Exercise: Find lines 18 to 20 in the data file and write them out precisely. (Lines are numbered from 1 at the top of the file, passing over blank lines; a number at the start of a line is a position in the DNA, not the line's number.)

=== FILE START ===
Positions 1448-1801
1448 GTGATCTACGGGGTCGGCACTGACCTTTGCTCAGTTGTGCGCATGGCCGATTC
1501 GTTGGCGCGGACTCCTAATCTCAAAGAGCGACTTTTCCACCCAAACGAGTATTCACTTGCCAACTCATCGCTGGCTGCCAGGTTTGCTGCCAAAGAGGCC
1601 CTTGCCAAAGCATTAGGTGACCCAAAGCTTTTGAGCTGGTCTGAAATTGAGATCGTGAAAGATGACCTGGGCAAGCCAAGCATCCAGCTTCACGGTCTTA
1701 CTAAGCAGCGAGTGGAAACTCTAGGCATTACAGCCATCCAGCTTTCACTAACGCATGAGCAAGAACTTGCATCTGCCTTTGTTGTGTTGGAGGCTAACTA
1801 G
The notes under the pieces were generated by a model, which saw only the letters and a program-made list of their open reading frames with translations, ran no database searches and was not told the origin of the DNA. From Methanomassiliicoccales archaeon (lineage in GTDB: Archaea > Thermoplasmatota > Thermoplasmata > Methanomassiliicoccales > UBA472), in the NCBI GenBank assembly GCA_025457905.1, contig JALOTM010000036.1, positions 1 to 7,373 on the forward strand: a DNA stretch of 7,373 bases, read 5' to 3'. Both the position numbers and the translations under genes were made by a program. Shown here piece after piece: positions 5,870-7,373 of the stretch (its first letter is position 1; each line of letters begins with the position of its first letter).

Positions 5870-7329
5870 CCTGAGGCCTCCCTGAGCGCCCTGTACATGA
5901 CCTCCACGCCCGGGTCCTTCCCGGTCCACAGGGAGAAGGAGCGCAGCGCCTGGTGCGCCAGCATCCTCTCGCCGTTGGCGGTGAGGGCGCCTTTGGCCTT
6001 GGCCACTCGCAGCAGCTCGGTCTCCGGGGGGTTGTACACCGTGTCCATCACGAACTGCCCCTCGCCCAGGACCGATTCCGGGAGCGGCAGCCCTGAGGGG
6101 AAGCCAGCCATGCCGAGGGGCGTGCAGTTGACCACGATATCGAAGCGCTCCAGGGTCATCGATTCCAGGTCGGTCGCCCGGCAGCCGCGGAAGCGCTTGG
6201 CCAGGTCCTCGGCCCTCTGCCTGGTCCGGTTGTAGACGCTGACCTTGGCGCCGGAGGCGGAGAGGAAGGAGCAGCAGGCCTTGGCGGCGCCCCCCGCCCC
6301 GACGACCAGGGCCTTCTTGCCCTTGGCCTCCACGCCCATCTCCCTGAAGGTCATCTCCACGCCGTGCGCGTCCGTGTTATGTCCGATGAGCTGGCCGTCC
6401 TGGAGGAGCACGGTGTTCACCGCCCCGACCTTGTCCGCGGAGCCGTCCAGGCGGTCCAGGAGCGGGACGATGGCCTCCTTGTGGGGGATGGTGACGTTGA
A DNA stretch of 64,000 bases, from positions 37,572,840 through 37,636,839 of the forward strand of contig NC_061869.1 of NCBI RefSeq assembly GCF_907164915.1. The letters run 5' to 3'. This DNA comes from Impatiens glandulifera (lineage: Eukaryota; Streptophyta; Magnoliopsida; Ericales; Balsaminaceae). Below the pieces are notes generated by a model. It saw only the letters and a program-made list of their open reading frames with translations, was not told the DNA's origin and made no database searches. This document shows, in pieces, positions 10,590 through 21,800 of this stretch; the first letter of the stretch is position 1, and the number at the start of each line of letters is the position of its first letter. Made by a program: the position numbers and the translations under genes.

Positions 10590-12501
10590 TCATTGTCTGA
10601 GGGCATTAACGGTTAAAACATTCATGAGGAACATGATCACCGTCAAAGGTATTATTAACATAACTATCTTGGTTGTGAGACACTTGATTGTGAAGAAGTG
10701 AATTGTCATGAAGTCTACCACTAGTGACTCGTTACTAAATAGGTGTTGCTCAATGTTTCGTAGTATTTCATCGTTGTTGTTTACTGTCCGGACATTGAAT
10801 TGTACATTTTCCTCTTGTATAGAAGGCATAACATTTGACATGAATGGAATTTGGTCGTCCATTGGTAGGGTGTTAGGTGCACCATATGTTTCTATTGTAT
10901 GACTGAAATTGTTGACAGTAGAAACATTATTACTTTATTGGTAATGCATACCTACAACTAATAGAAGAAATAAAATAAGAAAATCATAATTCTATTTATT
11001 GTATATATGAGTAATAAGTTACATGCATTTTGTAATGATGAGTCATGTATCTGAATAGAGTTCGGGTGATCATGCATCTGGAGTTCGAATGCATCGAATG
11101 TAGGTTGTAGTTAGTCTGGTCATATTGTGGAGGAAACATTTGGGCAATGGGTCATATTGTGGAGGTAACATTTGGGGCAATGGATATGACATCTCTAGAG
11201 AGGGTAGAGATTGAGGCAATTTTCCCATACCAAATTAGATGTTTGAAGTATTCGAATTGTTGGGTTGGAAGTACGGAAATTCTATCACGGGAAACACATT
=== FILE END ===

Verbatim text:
10590 TCATTGTCTGA
10601 GGGCATTAACGGTTAAAACATTCATGAGGAACATGATCACCGTCAAAGGTATTATTAACATAACTATCTTGGTTGTGAGACACTTGATTGTGAAGAAGTG
10701 AATTGTCATGAAGTCTACCACTAGTGACTCGTTACTAAATAGGTGTTGCTCAATGTTTCGTAGTATTTCATCGTTGTTGTTTACTGTCCGGACATTGAAT